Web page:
Reporting in the New York Times, David Epstein tells us about the work of Angela Duckworth, a psychologist who conducted extremely useful research into the business of quitting. Her work, originally with the Army, was intended to predict who, among the freshmen intake, would drop out and who would stay. The regime through which they were grilled was, to put it mildly, rough. It required them to withstand bullying, pointless orders and a physical programme that would daunt an Olympic Gold. At the intake those apparently most likely to survive were identified by their record to date and their high achievements. They were not always the stayers.

Those who have mentored rising stars know the syndrome. Flashing youth achieves confidence older people will envy. The medals, approbation and adulation come quickly. Some will fall at this point because they become overconfident. They have been spoilt. They are not this problem. After a period of reflection, probably bad behaviour and maybe even brushes with the law they will either pull themselves together – with the help of others – or go under maybe for the rest of their lives

When I say they are not the problem I don’t mean they aren’t one. Of course they are. But they are different from the problem Duckworth was trying to unwrap – the problem mentors come across frequently. It is the bright youngster who found it easy to excel, who gets legitimately promoted to a top opportunity and who then fails, even as his or her equally, or even less successful colleagues go on to make the grade.

Why are those of apparently equal abilities so different when it comes to quitting?

There is a clue from some advice my father gave my sister and I, then aged 6 and 8, during WWII. Dad was committed all day and most of the night to run the North Atlantic convoys being attacked by German U-Boats (submarines). We were left on our own much of the daytime, often when bombs were falling. He told us that if we found ourselves alone at a disaster scene we should look for someone of modest stature, not someone outstanding. A humble man would look after us first, he said, whereas a superior-looking fellow would first care for himself.

It was good advice and it explains the essence of grit, of the determination to see things through regardless of personal danger. In helping high-flyers maintain their achievements we seek people who are outward-looking rather than inward-looking. The one concerned with other people will win every time. S/he cares less for personal glory than for helping others achieve success. The long-distance runners may be lonely but they will be persevering. A self-centered sprinter will quit when the going gets tough. (Of course there are many non-self-centered sprinters!)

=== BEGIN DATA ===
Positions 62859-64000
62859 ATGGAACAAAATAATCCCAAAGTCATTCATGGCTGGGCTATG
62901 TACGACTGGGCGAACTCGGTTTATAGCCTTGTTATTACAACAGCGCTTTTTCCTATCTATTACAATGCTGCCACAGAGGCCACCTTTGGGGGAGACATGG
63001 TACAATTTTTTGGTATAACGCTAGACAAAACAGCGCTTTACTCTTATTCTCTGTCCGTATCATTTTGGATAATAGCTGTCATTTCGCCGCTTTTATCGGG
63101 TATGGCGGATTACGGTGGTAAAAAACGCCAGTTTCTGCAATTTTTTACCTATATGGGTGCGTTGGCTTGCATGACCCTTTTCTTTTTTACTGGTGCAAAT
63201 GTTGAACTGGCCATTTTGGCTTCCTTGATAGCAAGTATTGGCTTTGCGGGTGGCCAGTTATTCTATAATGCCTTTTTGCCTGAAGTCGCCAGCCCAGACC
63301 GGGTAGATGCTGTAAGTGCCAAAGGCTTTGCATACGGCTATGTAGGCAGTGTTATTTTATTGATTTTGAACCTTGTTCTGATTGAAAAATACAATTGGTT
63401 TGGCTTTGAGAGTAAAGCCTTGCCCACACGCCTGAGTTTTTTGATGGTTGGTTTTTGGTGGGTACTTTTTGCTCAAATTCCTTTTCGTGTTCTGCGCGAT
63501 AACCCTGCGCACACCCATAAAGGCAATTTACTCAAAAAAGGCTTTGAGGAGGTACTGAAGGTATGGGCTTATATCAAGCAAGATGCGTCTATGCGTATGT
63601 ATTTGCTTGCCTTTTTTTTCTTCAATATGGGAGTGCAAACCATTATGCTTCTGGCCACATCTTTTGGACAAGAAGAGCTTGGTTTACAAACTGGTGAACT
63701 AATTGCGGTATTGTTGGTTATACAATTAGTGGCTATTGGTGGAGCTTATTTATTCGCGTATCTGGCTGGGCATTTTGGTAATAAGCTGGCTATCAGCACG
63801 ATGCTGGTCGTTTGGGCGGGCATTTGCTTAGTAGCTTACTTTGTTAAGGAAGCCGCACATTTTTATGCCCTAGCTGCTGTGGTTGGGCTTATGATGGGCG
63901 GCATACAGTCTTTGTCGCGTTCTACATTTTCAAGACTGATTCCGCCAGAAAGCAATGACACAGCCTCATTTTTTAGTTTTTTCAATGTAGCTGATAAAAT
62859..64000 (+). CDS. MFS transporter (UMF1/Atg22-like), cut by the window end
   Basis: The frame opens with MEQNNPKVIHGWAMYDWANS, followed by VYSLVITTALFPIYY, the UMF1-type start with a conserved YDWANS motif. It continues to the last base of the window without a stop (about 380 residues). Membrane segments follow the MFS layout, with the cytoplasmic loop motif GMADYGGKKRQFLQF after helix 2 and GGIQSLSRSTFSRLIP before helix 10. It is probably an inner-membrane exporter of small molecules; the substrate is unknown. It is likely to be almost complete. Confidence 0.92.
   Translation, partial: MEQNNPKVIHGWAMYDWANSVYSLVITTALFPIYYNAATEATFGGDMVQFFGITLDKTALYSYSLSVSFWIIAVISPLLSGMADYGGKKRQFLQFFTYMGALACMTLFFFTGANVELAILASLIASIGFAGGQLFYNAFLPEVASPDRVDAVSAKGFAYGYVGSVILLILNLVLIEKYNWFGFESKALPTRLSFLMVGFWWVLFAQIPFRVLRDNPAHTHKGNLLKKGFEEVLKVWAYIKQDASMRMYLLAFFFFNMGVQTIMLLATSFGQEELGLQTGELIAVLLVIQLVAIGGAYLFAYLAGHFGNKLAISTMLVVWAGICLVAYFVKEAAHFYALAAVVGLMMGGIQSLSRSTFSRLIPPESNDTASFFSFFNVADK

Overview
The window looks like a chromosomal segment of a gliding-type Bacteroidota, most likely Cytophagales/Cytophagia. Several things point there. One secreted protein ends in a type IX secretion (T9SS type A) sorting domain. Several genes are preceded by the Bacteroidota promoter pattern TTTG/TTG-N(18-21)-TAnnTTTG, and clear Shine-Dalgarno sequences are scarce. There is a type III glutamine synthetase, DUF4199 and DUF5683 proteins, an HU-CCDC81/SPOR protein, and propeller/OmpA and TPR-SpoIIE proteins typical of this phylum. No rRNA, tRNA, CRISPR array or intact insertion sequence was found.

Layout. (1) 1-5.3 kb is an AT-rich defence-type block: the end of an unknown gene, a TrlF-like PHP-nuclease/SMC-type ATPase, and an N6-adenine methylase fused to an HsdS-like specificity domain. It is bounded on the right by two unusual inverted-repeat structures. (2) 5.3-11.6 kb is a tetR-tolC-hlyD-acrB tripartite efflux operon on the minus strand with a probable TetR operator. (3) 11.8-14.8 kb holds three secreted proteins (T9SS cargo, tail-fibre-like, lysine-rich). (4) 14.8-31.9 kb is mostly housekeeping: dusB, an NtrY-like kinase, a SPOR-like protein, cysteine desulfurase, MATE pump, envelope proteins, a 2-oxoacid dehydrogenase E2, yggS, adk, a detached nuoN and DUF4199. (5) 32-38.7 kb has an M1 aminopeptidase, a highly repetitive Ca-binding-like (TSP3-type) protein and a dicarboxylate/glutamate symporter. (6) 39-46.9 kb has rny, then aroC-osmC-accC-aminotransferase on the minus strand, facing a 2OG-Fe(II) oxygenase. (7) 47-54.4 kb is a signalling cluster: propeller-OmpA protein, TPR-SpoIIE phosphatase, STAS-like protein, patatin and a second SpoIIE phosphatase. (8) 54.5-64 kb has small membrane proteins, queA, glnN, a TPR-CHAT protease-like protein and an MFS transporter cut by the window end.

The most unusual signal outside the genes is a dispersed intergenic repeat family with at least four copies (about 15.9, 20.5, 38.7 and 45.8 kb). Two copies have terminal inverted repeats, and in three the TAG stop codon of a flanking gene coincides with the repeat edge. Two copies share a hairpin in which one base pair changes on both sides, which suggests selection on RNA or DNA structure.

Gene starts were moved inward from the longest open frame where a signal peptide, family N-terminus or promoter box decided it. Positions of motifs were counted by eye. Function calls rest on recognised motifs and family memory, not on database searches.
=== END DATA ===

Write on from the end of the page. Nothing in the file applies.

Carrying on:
There is a further twist to the subject of grit. Let’s return to those who fall and maybe never get up again. We see many of these, too. They suffer from despair, the opposite of grit. Their lives are dominated by self-pity, often fully justified but deadly in how it destroys a personality. Not for them the Alcoholics Anonymous embracing hug or the drug rehabilitation centre’s persistent understanding. They feel abandoned, left to disintegrate. They see skid row as a prelude to peace even though they don’t want to die. To help rescue one of these is such a privilege.

What is the first lesson? ‘You are on your own’ however many people you have supporting, loving, caring for you. ‘You are on your own.’ Until you determine to stand on your own feet you have no chance of getting up and getting on. You give people this message as fast as they can take it, no faster. But you do give it to them. Meanwhile you must seduce them back to life. I don’t mean you have to sleep with them. The seduction of which I speak is a subtle mixture of encouragement and genuine love that only a person can give.

No process is capable of this. No system can achieve it. Once you have hit bottom you know what it is like. It is a reflection of a deeply felt care that carries with it enough expectation of success but not too much, enough offer of friendship but not too much, enough genuine love but not too much. We have seen many people go on to achieve outstanding success. The challenge these people present is formidable. The reward – first for them, but also for us – of succeeding is too remarkable to be able to describe. It is as if a candle has been lit that will never go out again.

You may not need to light a candle like that but someone near you does. As we think of others during Christmas or the Mid-Winter Festival, see if you can find someone who is badly down. Rescue them along the lines I have suggested.

Forever after, Christmas will mean more to you than you could have imagined.

And unbelievably more to them.